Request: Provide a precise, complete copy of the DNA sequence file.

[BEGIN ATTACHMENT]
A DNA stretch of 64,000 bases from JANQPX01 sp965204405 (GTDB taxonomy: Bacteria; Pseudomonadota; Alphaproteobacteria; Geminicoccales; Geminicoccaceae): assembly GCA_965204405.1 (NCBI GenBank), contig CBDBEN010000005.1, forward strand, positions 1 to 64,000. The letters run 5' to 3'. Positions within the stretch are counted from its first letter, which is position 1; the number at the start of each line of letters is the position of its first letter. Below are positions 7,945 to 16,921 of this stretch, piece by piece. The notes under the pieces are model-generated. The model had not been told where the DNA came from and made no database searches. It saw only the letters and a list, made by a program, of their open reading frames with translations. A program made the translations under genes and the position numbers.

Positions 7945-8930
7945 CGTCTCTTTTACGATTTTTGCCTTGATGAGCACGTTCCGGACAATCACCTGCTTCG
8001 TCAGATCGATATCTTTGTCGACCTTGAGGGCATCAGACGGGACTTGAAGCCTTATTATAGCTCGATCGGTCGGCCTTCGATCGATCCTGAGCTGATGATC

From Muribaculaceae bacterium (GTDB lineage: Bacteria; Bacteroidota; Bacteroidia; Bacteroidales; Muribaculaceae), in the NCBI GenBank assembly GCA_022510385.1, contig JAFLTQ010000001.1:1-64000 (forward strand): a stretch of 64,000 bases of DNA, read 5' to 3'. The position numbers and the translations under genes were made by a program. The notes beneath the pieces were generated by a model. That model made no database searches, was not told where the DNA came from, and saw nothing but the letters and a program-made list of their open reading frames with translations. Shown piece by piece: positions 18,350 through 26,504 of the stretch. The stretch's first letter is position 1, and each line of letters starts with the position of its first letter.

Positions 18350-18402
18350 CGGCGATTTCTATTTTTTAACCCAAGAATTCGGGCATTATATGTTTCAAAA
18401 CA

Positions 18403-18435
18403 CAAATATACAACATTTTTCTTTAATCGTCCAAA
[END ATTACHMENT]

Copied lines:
A DNA stretch of 64,000 bases from JANQPX01 sp965204405 (GTDB taxonomy: Bacteria; Pseudomonadota; Alphaproteobacteria; Geminicoccales; Geminicoccaceae): assembly GCA_965204405.1 (NCBI GenBank), contig CBDBEN010000005.1, forward strand, positions 1 to 64,000. The letters run 5' to 3'. Positions within the stretch are counted from its first letter, which is position 1; the number at the start of each line of letters is the position of its first letter. Below are positions 7,945 to 16,921 of this stretch, piece by piece. The notes under the pieces are model-generated. The model had not been told where the DNA came from and made no database searches. It saw only the letters and a list, made by a program, of their open reading frames with translations. A program made the translations under genes and the position numbers.

Positions 7945-8930
7945 CGTCTCTTTTACGATTTTTGCCTTGATGAGCACGTTCCGGACAATCACCTGCTTCG
8001 TCAGATCGATATCTTTGTCGACCTTGAGGGCATCAGACGGGACTTGAAGCCTTATTATAGCTCGATCGGTCGGCCTTCGATCGATCCTGAGCTGATGATC

From Muribaculaceae bacterium (GTDB lineage: Bacteria; Bacteroidota; Bacteroidia; Bacteroidales; Muribaculaceae), in the NCBI GenBank assembly GCA_022510385.1, contig JAFLTQ010000001.1:1-64000 (forward strand): a stretch of 64,000 bases of DNA, read 5' to 3'. The position numbers and the translations under genes were made by a program. The notes beneath the pieces were generated by a model. That model made no database searches, was not told where the DNA came from, and saw nothing but the letters and a program-made list of their open reading frames with translations. Shown piece by piece: positions 18,350 through 26,504 of the stretch. The stretch's first letter is position 1, and each line of letters starts with the position of its first letter.

Positions 18350-18402
18350 CGGCGATTTCTATTTTTTAACCCAAGAATTCGGGCATTATATGTTTCAAAA
18401 CA

Positions 18403-18435
18403 CAAATATACAACATTTTTCTTTAATCGTCCAAA